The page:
Robot

My eating disorder started my senior year of high school. The first time I purged was on a warm night in early spring. I had just eaten dinner with my parents and they were taking their nightly walk. I don’t remember what I had just eaten, but I do remember this strange, debilitating feeling of overwhelm in my life, like I was about to burst and I had to let all of my emotions out somehow.

I was about to graduate in a few months. My family couldn’t afford the college I really wanted to go to, so I was probably going to a school I didn’t particularly like. I was in an uncomfortable relationship with a guy I knew was in love with my best friend. I was doing really well in a sport that I hated, and I was deciding on whether I should do that sport in college. I was just really scared, although I couldn’t possibly admit it to myself. I had a great childhood, I was comfortable, happy, had great friends, and I couldn’t comprehend that I was going to leave that life in just a few short months.

Throughout all of this, I was the “happiest” girl at my school. People would constantly comment on how I always had a smile on my face, and gawked at my ability to keep my shit together while being so happy and kind. When you’re the girl who does well in everything with a smile on her face, no one really asks how you’re doing or if anything is wrong. So, while fooling everyone else, I ended up convincing myself that I was fine.

Anyway, this may be why I wound up kneeling on the floor of my bathroom shoving my index and middle finger down my throat as the music from my iPhone fading out the sounds of my gags and spitting. My gag reflex was impressively strong, so by the time I finally got something up, my eyes were watering to the point of having tears roll down my face. My fingers wreaked of a weird saliva smell that you wouldn’t recognize unless you’ve stuck your fingers down your throat. Knowing that my parents would be home any minute, I flushed the toilet, washed my hands, and quickly brushed my teeth. I walked out of the bathroom in a daze and went to lie on my bed with a cloud of confusion hanging over me. I didn’t really know what I had just done or why, but I did know that as I laid on my unmade bed, the last rays of sunshine beaming through my window and warming my body, I felt a sense of relief I hadn’t felt in months.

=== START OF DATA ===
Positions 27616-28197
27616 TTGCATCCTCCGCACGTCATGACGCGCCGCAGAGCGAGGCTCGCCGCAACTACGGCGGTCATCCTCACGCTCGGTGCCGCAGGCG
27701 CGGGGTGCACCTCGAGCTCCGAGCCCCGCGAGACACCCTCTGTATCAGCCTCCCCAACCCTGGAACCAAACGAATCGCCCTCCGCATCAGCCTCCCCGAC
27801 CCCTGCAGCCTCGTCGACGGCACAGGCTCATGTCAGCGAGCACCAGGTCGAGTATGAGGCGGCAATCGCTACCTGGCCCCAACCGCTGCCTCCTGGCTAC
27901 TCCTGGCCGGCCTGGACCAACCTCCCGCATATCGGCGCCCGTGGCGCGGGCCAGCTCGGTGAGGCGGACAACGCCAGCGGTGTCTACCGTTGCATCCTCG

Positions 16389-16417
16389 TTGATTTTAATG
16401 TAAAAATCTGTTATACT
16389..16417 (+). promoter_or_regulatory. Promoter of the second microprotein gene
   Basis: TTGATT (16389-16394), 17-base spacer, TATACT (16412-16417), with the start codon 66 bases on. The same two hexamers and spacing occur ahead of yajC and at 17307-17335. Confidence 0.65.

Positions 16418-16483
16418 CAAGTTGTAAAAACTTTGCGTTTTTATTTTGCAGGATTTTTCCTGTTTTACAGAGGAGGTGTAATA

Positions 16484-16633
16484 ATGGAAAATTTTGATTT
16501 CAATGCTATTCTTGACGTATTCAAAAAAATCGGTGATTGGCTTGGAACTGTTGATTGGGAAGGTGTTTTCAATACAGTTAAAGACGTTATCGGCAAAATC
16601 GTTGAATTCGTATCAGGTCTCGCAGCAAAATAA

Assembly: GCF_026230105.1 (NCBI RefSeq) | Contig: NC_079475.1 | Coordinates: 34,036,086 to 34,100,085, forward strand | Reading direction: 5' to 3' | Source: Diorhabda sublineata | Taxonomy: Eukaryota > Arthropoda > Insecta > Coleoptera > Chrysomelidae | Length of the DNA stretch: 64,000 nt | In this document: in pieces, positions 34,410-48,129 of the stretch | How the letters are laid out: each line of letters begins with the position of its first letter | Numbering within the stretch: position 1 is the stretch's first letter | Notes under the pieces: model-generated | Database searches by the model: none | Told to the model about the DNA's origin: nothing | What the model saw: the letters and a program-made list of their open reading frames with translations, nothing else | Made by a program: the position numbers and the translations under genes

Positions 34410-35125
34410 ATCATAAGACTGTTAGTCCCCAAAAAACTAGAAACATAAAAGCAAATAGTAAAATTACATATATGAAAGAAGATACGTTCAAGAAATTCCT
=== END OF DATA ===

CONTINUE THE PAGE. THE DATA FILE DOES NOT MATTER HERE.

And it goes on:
I would feel this same relief hundreds of times over the next few years, as I fell into the grips of an eating disorder that grew stronger every time I purged, restricted, or exercised until my body collapsed. Unfortunately, the relief was short-lived, and the eating disorder only served to pack all of my emotions and problems further down inside of me until I couldn’t even access them if I wanted to. I became a robot, still smiling on the outside but nearly dead inside.

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